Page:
One of the most interesting – and fun – parts of being a grandparent has been learning what toys and games are now popular, and to know what old, reliable ones have stood the test of time.
A few months ago, my four-year-old grandson Hank, in Atlanta, was introduced to the game of chess.
Scoff if you will, but this little guy, who can’t yet read, now regularly plays the classic game – both online and on a traditional chess board.
He learned to play through “No Stress Chess,” which comes with a board and all the pieces, as well as a set of cards, each of which has a picture of the chess piece with diagrams of how those pieces can move.
To play this version, players draw the cards before moving. This helped him learn the basics.
His dad (my older son) told me, when Hank first started playing, he learned the pieces and moves, but still did not know strategy, which would take a while. I thought that would be in my favor as I relearned the game so I could play with him.
That lasted, oh, maybe a few weeks. Now he knows strategy, including how to “castle.” I don’t stand a chance.
Rest assured Hank is not staying inside hovering over a chess board for hours on end. He spends an equal if not greater amount of time outside with a baseball glove or bat in his hand, beseeching a parent or grandparent to pitch to him or join in a game with him and his ghost runners.
Both Hank and his cousin—my other four-year-old grandson Cap—in Huntsville, are playing tee ball this spring. Watching them play is a lesson in how “the more things change, the more they stay the same,” as some teammates are more enamored with butterflies in the outfield than with a ball that might come their way. It was the same way when all of ours played as children.
But Hank and Cap take it seriously and watching them is pure joy. Will their love of the game last? I could not answer that, but for this moment in time it provides exactly what it should – a way to have fun and learn about teamwork.
As for the toys and games these guys enjoy, much is the same as it has been, going back to when my children were young, and when I was.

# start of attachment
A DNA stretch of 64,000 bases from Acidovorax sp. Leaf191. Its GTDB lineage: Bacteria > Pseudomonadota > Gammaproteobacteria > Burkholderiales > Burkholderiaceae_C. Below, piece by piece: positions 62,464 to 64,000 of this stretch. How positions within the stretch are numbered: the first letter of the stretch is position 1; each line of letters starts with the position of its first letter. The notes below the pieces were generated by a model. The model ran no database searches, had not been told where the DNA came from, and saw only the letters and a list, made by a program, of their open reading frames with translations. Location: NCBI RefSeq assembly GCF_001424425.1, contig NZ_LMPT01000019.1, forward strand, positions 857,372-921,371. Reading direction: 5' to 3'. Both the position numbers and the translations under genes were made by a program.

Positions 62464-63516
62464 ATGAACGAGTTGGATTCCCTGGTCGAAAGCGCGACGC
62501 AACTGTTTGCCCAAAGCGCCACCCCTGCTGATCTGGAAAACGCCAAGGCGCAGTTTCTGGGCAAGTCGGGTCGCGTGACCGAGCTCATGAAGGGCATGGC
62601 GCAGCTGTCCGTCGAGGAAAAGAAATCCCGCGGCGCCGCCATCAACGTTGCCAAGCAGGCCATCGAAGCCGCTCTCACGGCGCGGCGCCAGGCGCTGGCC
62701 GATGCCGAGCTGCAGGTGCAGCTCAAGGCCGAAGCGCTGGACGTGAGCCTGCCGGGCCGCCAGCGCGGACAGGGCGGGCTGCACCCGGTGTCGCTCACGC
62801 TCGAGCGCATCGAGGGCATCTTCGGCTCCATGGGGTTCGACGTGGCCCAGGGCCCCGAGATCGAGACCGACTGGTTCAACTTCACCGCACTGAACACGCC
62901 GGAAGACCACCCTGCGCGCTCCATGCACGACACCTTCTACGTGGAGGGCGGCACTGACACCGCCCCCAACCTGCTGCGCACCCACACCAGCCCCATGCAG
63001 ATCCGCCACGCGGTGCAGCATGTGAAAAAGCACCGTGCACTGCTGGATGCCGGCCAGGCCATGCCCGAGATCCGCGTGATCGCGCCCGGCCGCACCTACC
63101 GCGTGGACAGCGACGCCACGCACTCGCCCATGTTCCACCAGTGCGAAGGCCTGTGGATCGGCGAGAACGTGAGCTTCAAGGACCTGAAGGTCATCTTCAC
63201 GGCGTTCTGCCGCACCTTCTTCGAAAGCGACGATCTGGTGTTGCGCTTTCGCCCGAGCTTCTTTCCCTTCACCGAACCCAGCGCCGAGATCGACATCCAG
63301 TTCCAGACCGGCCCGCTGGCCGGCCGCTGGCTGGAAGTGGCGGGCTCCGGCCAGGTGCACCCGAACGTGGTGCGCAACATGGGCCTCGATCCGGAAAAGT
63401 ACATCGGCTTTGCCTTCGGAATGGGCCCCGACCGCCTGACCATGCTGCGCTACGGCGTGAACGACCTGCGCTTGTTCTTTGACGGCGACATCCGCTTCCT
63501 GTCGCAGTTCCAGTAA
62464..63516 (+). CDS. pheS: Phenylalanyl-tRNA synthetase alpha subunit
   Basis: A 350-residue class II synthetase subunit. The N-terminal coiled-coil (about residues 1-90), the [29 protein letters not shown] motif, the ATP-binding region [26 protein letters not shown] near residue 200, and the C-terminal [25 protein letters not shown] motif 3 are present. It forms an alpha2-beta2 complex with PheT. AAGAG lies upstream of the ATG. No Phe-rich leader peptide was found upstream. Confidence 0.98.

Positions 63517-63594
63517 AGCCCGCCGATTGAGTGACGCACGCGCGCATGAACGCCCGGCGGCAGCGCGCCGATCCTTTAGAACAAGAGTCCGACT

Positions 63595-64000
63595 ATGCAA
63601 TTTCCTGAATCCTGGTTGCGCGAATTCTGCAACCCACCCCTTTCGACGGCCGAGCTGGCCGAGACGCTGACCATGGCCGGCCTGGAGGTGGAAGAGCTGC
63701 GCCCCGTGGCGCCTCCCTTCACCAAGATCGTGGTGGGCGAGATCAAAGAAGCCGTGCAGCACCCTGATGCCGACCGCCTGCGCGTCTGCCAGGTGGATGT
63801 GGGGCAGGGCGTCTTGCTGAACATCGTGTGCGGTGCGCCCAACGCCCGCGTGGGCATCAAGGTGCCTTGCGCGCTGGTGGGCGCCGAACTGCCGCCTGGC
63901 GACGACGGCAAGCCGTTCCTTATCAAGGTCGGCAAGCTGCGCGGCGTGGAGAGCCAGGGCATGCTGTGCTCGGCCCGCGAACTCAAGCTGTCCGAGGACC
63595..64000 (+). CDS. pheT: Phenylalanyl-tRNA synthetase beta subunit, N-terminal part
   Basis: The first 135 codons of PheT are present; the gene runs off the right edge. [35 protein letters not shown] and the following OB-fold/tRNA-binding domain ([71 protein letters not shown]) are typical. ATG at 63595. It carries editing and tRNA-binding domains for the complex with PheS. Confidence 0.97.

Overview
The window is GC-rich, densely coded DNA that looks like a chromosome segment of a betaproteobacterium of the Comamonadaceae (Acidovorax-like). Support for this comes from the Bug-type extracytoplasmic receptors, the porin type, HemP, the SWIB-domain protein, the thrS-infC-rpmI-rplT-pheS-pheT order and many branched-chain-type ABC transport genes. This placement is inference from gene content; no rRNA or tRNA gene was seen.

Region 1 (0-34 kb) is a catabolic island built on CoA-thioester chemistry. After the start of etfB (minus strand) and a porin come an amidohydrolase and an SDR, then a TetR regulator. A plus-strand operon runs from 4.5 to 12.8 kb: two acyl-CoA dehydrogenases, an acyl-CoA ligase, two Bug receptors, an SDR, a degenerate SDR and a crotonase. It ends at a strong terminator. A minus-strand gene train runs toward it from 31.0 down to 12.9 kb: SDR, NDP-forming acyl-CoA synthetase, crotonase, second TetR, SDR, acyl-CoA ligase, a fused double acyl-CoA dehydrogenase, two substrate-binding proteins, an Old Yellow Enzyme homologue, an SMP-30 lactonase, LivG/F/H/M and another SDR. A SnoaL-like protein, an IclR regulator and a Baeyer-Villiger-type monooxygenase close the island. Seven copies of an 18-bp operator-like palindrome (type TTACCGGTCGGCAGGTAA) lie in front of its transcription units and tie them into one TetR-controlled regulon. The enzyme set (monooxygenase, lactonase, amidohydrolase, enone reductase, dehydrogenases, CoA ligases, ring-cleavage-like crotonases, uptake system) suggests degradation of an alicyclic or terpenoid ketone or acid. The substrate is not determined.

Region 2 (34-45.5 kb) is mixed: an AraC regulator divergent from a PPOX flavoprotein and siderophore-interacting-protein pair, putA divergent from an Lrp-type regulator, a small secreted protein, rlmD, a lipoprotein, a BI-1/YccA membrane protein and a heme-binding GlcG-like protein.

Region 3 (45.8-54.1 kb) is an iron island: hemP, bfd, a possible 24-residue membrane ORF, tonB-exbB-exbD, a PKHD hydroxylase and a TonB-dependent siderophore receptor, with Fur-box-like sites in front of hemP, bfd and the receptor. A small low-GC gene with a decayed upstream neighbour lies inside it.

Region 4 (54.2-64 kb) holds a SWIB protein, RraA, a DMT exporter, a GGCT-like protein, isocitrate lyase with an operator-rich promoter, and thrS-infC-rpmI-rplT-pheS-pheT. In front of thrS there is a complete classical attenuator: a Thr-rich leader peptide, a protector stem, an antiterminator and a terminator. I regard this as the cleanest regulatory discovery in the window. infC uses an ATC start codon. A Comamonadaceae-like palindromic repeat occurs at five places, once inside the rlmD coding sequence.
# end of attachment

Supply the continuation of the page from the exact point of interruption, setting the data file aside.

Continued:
Remember the Etch a Sketch? It’s still around, and there are even miniature versions of it now. I remember when I got my first one and how magical I thought it was. And today I might or might not have to compete with one of the grands to get my hands on it.
Tinker Toys are now plastic (although I think there is a classic version available made from wood), but Lincoln Logs seem to still be wood, unchanged from my childhood.
Cap is very much into miniature animals and dinosaurs, although during a recent outing to the Nashville Zoo with his grandmother and me, where there is currently an exhibit of life-size dinosaur replicas, we learned he prefers the plastic ones he can hold in his hand.
Both boys enjoy miniature cars and trucks, and we have a nice supply of them in our playroom closet. Finding them under a sofa or chair after one or both have been here for a visit always brings a smile.
Cap has a two-year old sister, Mary Brooks, and Hank has a sister, Ruthie, who is about 20 months old. Mary Brooks holds her own with the boys, playing with the cars, trucks and dinosaurs. But she has also entered the doll stage.
Seeing her play with her baby dolls and talk to them (they occasionally must go to time out, as Mary Brooks is a strict disciplinarian) takes me back to the days her mother, my daughter, was a toddler and had an entire family of dolls with names.
Ruthie also enjoys dolls and, having started walking over the past six months, loves to push a doll stroller, strengthening those leg muscles.
For her second birthday this past October, Mary Brooks got a play kitchen, and she and Cap have both enjoyed being chefs, dishing up all kinds of plastic foods for us to enjoy.
They all enjoy playing with blocks, whether it’s the old wooden kind exactly like I had many moons ago, or the modern magnetized ones. I find those rather intriguing myself.
The games like Candy Land and Chutes and Ladders are still around but with updated pieces and smaller, sleeker boxes, with boards that fold into a square rather than a rectangle. In addition to saving costs for the manufacturer, they also take up less room, so this is a win. Best I can tell, the rules have stayed the same.
Three-month-old Walt, Cap’s and Mary Brooks’s little brother, watches from the sidelines, but will eventually join his siblings and cousins playing. I have no doubt, at his first Christmas later this year, he will be much more fascinated with wrapping paper and boxes than anything else.
They all will eventually graduate to the more sophisticated.Electronics are likely to become prevalent. I’ll savor these days of the blocks, cars and trucks, and board games.
Let me know what your children or grandchildren are playing these days. If you do, I just might give you some information on my latest strategic chess moves.
Bob McKinney is a longtime Brentwood resident, happy husband and proud father, father-in-law and grandfather. Email him at [email protected].